Note:  Do not rely on this information. It is very old.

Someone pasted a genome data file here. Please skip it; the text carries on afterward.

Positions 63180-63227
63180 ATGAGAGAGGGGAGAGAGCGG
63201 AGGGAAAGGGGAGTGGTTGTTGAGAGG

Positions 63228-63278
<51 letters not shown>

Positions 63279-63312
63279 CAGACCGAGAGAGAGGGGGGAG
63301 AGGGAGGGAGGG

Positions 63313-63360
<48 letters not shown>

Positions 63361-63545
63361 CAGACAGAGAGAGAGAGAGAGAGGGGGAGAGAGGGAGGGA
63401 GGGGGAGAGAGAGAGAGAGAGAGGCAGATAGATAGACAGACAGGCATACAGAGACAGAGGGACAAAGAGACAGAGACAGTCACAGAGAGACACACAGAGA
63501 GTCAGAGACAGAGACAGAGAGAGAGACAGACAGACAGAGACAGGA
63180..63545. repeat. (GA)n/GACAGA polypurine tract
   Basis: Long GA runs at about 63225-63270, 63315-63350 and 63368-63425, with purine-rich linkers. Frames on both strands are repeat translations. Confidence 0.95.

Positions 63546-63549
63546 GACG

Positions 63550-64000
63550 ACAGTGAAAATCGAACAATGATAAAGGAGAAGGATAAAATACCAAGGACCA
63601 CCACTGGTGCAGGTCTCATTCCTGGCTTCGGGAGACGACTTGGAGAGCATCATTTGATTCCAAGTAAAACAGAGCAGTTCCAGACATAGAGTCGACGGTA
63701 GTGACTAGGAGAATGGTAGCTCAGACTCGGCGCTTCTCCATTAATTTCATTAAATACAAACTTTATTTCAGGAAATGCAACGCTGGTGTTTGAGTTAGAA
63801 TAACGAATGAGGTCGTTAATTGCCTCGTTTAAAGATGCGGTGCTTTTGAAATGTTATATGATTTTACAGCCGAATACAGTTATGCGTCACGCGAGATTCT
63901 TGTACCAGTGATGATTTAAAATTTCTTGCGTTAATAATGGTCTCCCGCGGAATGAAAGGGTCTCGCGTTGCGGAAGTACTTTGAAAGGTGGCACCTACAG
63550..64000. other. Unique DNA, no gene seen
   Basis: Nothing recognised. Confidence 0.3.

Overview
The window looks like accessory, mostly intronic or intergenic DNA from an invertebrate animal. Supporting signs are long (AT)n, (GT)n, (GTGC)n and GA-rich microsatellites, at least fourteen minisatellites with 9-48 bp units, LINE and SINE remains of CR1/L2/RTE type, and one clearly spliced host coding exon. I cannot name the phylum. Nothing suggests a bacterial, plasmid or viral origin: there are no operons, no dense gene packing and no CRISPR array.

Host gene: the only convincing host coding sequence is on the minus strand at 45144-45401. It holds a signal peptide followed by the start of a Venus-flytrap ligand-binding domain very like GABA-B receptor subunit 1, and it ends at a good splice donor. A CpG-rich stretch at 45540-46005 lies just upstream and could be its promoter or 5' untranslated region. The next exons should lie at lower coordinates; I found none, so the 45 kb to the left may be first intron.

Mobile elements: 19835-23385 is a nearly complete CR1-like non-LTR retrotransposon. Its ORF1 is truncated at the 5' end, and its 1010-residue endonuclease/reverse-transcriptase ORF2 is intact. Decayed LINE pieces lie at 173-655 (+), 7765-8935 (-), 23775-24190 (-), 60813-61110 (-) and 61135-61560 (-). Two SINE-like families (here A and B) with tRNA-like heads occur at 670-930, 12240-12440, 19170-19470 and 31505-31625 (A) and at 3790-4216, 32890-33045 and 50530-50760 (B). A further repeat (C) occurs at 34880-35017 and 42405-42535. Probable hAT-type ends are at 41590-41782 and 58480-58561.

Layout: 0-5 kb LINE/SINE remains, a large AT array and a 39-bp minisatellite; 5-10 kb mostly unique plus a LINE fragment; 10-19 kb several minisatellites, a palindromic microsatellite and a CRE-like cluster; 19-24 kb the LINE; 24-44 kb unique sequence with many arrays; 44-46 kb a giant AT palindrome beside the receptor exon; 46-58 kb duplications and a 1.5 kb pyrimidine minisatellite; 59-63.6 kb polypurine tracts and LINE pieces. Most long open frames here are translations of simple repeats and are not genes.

Poppy, the genus Papaver, the type of the order Papaveracea?, a small group of herbs with a milky juice; fibrous roots; generally lobed leaves; ebracteate axillary flowers, with two or three caducous, half-equitant sepals; four or six: crumpled petals; numerous stamens, often black; and a syncarpous ovary, with radiating stigma, forming a many-seeded pore-capsule with partial septa. Four species with scarlet flowers are common weeds in cultivated ground in England; but are susceptible to frost which suggests an exotic origin. The most important species is P. somniferum, the opium poppy, supposed to be a native of the Levant, but now widely grown, in part as a garden flower. It is an erect annual, two to five feet high, entirely glaucous, with sinuous sessile leaves and petals of various colours, but most commonly white or violet, and often double. The flower bud is pendulous. From the capsules in this country syrup of poppies, a powerful sedative, the anodyne fomentation, the decoction of poppy-heads, and an extract, are prepared; but in India, Persia, Egypt, etc., the plant is grown mainly for the manufacture of opium, which is obtained by incisions in the unripe capsules whence the latex (q.v.) exudes and coagulates. India exports about 6,500 tons of opium to China annually, valued at ten million sterling. We import about 250 tons, chiefly from Turkey and Persia, for medical purposes. The seeds yield nearly 50 per cent. of a valuable, pale golden, scentless oil of agreeable taste, not narcotic, used by painters, in India in cookery, and as an adulterant of olive oil. The seeds themselves are eaten in India, Greece, and elsewhere. We import over 25,000 tons of the seeds from India, mostly for oil-Crushing. There are two varieties, the white and the greyish-black, the latter being used under the name of maw-seed for cage-birds.